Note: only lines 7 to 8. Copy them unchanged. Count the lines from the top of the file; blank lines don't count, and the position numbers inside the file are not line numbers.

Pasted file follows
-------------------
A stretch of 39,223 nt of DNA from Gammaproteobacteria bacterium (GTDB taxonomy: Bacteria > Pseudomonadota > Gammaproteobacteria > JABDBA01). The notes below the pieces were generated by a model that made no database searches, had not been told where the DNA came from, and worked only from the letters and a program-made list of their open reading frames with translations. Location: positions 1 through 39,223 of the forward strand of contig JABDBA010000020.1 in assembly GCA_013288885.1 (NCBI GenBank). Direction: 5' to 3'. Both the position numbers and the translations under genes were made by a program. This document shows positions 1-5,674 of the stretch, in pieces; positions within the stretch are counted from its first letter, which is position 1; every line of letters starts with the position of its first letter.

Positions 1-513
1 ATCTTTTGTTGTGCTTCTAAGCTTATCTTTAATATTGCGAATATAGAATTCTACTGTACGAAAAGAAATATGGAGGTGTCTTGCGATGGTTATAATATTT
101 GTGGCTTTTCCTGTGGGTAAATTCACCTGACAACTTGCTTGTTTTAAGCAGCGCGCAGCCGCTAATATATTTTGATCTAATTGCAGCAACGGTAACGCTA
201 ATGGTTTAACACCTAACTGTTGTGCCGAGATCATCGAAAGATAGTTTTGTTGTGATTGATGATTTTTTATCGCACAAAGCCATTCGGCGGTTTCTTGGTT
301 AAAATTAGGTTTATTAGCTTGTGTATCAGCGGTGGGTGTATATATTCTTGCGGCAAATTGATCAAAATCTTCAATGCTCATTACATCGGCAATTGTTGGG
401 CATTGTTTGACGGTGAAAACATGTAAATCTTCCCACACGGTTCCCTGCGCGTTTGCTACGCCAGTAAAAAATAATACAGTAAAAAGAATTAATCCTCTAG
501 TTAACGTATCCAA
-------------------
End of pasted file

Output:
401 CATTGTTTGACGGTGAAAACATGTAAATCTTCCCACACGGTTCCCTGCGCGTTTGCTACGCCAGTAAAAAATAATACAGTAAAAAGAATTAATCCTCTAG
501 TTAACGTATCCAA